Take a classic game that makes heavy use of a simple physics engine (such as Asteroids), and add in general relativity to the physics engine (and set the speed of light so that the game has very noticeable relativistic effects). For the Asteroids example, asteroids traveling at high speeds relative to you would exhibit Lorenz contraction, asteroids coming towards you would be bluish and those going away would be reddish, firing your gun would propel you backwards a little, etc. I’m not sure if accelerating would have different behavior than in the usual version (sure, the asteroids would age faster, but that wouldn’t be noticeable in-game). Stuff displayed on the screen would be what the spaceship pilot would perceive “now.” I suspect it would be an interesting twist on a classic game, and give people a better intuition for relativity (assuming people like it and play it a bunch). I can’t find such a game already created on the internet, but I haven’t looked too hard.

Any thoughts?

Questions for a physicist and/or chemist

  1. My can of soup says to put in a bowl, cover loosely, microwave, and then let stand for a minute. I do all of this in a plastic bowl with a flimsy plastic lid that can be sealed shut (but I don’t seal it). When I take the soup out of the microwave, the lid is not only sealed on, but bowed in from lack of pressure (lack of atmosphere?) inside the bowl. The soup is still hot (I don’t think it has cooled much). What’s going on?
  2. My shower has a smooth, clear, glass door. When I shower, the water covers it with a smooth, even layer, so I can still see out pretty clearly. When I touch my finger to the glass, the water “runs away” from my finger and leaves the glass nearly dry in the vicinity. This is so strong that the water will actually flow up to “escape” my finger’s vicinity. New drops of water that hit the glass while my finger is touching it also move away (though at a slower pace, since they can’t flow as easily without more water around). When I remove my finger, the film of water returns to the way it was before. This isn’t dependent on something I’ve put on my finger; it works with all 10 fingers/thumbs, both elbows, my tongue, and at least one toe. I don’t have a water softener. What is happening?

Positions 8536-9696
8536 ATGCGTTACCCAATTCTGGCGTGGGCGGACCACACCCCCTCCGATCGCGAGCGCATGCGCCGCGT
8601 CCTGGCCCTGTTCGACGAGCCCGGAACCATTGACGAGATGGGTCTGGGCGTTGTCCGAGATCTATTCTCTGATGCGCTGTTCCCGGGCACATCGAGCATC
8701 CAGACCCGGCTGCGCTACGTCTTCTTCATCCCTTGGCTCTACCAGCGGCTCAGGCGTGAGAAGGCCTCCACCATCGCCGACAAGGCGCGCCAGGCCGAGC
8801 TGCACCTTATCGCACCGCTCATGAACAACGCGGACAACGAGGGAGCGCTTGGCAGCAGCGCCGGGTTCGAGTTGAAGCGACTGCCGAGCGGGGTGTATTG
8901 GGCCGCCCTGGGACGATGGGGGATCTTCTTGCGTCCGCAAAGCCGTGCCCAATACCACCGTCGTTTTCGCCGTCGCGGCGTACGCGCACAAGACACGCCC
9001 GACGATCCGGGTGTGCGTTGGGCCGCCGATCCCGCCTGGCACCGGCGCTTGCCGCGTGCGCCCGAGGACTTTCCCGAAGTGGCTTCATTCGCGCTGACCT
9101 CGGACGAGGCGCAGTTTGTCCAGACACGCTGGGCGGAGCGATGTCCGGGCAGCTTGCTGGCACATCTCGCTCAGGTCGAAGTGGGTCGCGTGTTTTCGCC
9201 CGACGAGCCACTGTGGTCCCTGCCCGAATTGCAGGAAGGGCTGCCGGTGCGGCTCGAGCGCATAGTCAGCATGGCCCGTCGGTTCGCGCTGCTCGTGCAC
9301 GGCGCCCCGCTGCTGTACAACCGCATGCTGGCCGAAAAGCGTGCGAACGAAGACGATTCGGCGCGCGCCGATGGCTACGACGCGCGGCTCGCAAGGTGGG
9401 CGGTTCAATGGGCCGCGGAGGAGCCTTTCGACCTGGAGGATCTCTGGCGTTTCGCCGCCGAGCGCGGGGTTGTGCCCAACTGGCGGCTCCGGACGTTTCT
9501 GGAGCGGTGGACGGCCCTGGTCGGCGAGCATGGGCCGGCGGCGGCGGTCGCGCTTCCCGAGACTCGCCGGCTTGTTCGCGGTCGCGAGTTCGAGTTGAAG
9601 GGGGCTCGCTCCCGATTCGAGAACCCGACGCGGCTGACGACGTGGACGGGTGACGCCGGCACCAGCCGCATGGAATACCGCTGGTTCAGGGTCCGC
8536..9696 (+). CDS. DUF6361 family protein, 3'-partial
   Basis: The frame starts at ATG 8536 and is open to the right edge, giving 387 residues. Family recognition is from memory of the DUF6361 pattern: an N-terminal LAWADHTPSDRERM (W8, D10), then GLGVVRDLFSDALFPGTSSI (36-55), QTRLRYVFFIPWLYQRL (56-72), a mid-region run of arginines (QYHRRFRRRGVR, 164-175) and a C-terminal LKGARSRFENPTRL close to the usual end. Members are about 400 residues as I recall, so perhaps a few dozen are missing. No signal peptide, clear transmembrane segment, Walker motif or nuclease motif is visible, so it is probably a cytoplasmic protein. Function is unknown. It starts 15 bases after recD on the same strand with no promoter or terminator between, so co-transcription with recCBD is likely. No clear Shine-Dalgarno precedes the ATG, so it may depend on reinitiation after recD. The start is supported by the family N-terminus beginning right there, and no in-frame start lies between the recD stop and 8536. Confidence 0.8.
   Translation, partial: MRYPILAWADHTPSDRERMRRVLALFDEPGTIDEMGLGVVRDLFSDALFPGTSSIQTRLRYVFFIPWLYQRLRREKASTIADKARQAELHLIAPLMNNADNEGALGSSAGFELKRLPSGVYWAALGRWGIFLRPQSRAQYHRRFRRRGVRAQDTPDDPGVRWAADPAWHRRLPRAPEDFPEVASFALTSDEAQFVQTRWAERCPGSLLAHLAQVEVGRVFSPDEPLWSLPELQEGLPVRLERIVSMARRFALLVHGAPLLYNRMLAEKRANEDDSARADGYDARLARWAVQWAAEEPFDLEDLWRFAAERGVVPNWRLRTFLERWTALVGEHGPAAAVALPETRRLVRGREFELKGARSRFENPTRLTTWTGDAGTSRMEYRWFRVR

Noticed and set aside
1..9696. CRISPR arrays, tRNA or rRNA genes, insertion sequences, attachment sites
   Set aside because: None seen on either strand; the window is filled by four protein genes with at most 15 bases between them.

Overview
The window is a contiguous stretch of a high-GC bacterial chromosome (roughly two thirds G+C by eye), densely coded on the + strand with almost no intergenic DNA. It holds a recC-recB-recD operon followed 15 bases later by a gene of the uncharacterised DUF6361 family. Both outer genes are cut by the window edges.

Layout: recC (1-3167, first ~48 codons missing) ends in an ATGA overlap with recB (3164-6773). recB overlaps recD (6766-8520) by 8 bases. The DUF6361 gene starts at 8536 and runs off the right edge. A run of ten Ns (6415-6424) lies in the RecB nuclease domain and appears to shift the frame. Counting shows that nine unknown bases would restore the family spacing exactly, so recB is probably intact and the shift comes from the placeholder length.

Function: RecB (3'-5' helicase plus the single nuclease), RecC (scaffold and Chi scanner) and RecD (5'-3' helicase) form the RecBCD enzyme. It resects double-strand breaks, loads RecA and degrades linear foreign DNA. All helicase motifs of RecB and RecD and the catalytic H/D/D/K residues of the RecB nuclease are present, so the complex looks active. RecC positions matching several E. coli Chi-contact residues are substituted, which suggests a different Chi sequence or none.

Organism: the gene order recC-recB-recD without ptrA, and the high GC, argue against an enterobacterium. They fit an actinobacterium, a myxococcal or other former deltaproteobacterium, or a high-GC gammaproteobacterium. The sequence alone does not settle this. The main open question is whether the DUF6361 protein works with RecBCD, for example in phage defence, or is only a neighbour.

3. Galileo showed that all objects fall at the same rate, no matter how much they weigh. I have a bowl full of Cheerios and put some raisins on top. The Cheerios and raisins are about the same size, but the raisins are denser. I put my hand over the top of the bowl and shake it. I would expect all objects in the bowl to fall at the same rate when I shake, and keep the raisins on top. Instead, they gradually migrate towards the bottom. What’s going on?
  4. There is a doorway with the sun shining through it onto a wall (with the shadow of the doorframe on the wall). I stand several feet in front of the door so that the side of my shadow nearly touches the side of the door’s shadow. The part of my shadow closest to the door’s is mirrored, so it appears that the side of my arm is coming out of the doorframe. This occurs even if I move around slightly (it appears as though the door’s arm is moving in the opposite direction). The shadows need to be within a couple inches of each other to get this to work. What is going on?

The world is a strange and fascinating place.